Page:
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The Ohio State Buckeyes and Michigan Wolverines appear to be on a collision course to meet with everything on the line at the end of the regular season.(Mike Mulholland/Getty Images)
The Ohio State Buckeyes and Michigan Wolverines appear to be on a collision course to meet with everything on the line at the end of the regular season. (Mike Mulholland/Getty Images)

Unless in-season coaching firings, Iowa punt-a-thons and lopsided nationally televised games are your thing, the 2022 Big Ten season has been mostly a big bore.

Oh, there is life in Illinois, which is 6-1 under Bret Bielema. That’s cool. Minnesota running back Mohamed Ibrahim is a hell of a player. So is Maryland’s Roman Hemby and Purdue’s Charlie Jones and Wisconsin’s John Torchio and plenty of others.

Still, the entire conference season is shaping up to be the Big Two, Little Ten; everyone is rolling over for the twin steamrollers of Ohio State and Michigan like Woody and Bo are still running things.

The best teams are in Columbus and Ann Arbor. The best players are in Columbus and Ann Arbor.

The best games are … nowhere, at least not until the guys from Ann Arbor visit Columbus on the Saturday after Thanksgiving. That game, especially if both teams are 11-0 and thus unbeaten for the first time since 2006, will be epic.

But can we get at least a little something along the way?

The challenge to deliver a modicum of excitement, of drama, of unpredictability falls on Penn State and Michigan State this Saturday.

The Nittany Lions host Ohio State. The Spartans visit Michigan.

It was a day that, via a delicious double-header, once looked like the biggest weekend of the year in the conference.

Instead, Penn State (15.5 points) and Michigan State (22.5) are both heavy underdogs trying to get a spark out of their seasons.

There is reason for cautious optimism. Maybe not for an upset, but at least a competitive game, at least something that is in doubt into the fourth quarter.

The Nittany Lions are, after all, 6-1, ranked 13th in the country and playing at home. Fox’s obsession with the noon television window means for the first time in a long time the biggest home game on Penn State’s schedule won’t be a white out – that was last week, at night, against Minnesota. That doesn’t mean Beaver Stadium won’t be packed and partying.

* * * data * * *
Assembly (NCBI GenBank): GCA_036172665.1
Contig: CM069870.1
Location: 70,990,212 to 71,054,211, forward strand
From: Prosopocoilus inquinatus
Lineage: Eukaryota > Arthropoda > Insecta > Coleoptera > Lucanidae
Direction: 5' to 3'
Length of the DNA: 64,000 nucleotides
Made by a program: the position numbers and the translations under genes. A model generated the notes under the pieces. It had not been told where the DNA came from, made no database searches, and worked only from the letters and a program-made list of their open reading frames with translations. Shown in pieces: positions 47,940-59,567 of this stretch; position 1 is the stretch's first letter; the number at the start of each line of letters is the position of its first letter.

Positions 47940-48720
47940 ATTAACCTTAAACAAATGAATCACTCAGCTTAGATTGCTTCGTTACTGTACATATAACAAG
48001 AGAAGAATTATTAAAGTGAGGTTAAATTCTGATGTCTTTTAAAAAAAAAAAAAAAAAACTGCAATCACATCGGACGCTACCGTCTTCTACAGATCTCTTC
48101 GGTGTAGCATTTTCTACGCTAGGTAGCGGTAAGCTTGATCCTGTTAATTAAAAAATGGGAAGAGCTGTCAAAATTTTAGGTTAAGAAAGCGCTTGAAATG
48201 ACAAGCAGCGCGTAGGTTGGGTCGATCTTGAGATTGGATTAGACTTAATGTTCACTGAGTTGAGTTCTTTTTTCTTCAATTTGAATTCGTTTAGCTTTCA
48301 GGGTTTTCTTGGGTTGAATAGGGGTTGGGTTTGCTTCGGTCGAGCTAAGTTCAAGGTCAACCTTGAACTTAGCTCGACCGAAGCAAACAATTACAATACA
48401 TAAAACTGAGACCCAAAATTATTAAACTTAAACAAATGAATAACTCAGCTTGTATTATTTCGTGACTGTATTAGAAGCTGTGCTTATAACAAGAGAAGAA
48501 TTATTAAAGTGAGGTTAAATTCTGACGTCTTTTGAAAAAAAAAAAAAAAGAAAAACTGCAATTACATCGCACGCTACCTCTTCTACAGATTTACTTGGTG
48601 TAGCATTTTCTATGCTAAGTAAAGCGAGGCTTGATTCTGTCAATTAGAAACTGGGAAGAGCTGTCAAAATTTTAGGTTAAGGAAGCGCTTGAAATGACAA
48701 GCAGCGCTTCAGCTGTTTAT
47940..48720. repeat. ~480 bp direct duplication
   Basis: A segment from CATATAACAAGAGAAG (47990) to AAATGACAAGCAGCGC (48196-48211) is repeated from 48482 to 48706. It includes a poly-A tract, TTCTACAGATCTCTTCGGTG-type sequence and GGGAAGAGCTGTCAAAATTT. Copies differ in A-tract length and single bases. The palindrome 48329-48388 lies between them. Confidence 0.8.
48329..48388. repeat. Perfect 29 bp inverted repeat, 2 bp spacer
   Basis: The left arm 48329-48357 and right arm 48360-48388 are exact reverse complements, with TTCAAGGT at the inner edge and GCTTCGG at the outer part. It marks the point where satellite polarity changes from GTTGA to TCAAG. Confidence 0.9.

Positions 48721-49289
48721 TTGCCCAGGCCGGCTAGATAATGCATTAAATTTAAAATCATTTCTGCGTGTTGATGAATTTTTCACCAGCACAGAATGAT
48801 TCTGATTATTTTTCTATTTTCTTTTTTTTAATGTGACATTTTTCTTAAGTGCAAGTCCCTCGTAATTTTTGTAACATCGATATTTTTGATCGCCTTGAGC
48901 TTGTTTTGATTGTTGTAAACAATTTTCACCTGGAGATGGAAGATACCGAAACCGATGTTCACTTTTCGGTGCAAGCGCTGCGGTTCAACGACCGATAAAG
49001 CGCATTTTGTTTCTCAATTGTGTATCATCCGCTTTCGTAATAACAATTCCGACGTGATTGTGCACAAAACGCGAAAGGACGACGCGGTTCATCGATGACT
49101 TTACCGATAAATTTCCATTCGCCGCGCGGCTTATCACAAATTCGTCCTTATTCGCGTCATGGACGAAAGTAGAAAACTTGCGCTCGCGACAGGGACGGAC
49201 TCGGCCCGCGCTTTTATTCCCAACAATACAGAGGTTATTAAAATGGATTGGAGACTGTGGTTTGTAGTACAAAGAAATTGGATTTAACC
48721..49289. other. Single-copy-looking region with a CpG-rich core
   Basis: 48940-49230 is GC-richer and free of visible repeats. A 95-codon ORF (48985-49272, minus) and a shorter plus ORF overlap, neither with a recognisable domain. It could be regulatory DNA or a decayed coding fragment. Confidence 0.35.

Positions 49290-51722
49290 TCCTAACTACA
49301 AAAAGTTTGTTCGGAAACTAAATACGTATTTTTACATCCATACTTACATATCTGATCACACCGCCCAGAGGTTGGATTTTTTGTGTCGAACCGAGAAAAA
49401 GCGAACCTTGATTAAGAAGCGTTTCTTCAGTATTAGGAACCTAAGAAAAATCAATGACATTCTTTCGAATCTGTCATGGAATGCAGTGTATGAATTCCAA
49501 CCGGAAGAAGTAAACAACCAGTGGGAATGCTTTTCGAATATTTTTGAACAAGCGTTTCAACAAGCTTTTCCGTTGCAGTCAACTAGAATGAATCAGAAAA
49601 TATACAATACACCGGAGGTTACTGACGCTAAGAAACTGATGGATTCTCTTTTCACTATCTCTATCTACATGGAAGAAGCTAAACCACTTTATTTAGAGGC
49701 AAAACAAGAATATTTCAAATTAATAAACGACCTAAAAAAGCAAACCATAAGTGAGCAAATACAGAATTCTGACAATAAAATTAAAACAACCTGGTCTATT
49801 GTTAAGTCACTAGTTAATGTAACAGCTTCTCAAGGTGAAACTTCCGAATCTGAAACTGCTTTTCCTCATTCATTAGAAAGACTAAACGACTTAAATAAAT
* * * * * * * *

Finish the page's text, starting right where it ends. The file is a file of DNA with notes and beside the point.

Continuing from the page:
And while Michigan State is just 3-4 and in the midst of a dismal season, Mel Tucker is 2-0 against Jim Harbaugh and this is a series with a long history of upsets and absurdities. There can always be trouble with the snap.

It would at least be … something.

Ohio State has won its four league games by an average of 35.6 points and hasn’t trailed after the middle of the first quarter. Michigan is winning by an average of 16.2 points and fell behind in the second half just once (briefly) en route to a 41-17 beat down of Penn State.

Not even the non-conference games did much. The Buckeyes beat Notre Dame in a hyped opening night, but that victory has faded as the Irish have stumbled. Michigan backed out of a game against UCLA that could have been fun and fattened up on Colorado State, Hawaii and Connecticut to the cumulative score of 166-17.

The fans of those specific teams have every reason to enjoy the curb-stompings and understandably may have no interest in some heart-palpitating fourth quarter. They’ll gladly win this weekend by 50.

General fans of the league could use a little pop though.

Fox’s Big Noon Saturday is the featured game of every week. The five involving league opponents have been decided by an average of 25 points. The only out-of-conference matchup involving a Big Ten team at that time slot saw Nebraska lose to Oklahoma, 49-14.

Only nine of the 30 league games have been decided by a touchdown or less — and that includes “thrillers” such as Illinois’ 9-6 victory over Iowa that featured a combined 14 punts.

The Big Ten West is a bizarro world where the possibility of a seven-way tie remains. Northwestern, currently on a six-game losing streak, would somehow win the tiebreaker.

Both Nebraska and Wisconsin have already fired their coaches. The Iowa offense has become a national punchline and Kirk Ferentz is getting chippy when anyone asks about nepotism. The non-Buckeye/Wolverine East isn’t much better.

Penn State has a non-conference win over a SEC team (at Auburn) and some nice running backs, but it was not competitive against Michigan. The most fight the Lions showed was during a halftime tunnel kerfuffle that was so pathetic someone from Penn State was throwing peanut butter and jelly sandwiches at the Wolverines.

There is Illinois, though. The revival has been impressive. And after this weekend, it is the Illini that offer perhaps the only reason to point to a game the rest of the way. Bielema’s team visits Michigan and could conceivably be 9-1 at the time.

Hey, it’s something.

Otherwise the rest of Michigan’s schedule (pre-Ohio State) is at Rutgers and Nebraska at home. The Buckeyes have just Northwestern and Maryland on the road and Indiana at home.

Thanksgiving weekend is shaping up to be something historic, the classic end-of-year showdown between the two teams that have separated themselves from the pack.

Yet there is still time to reign that in, or at least throw a scare in them, starting with Penn State and Michigan State showing they are more than just roadkill en route to The Game.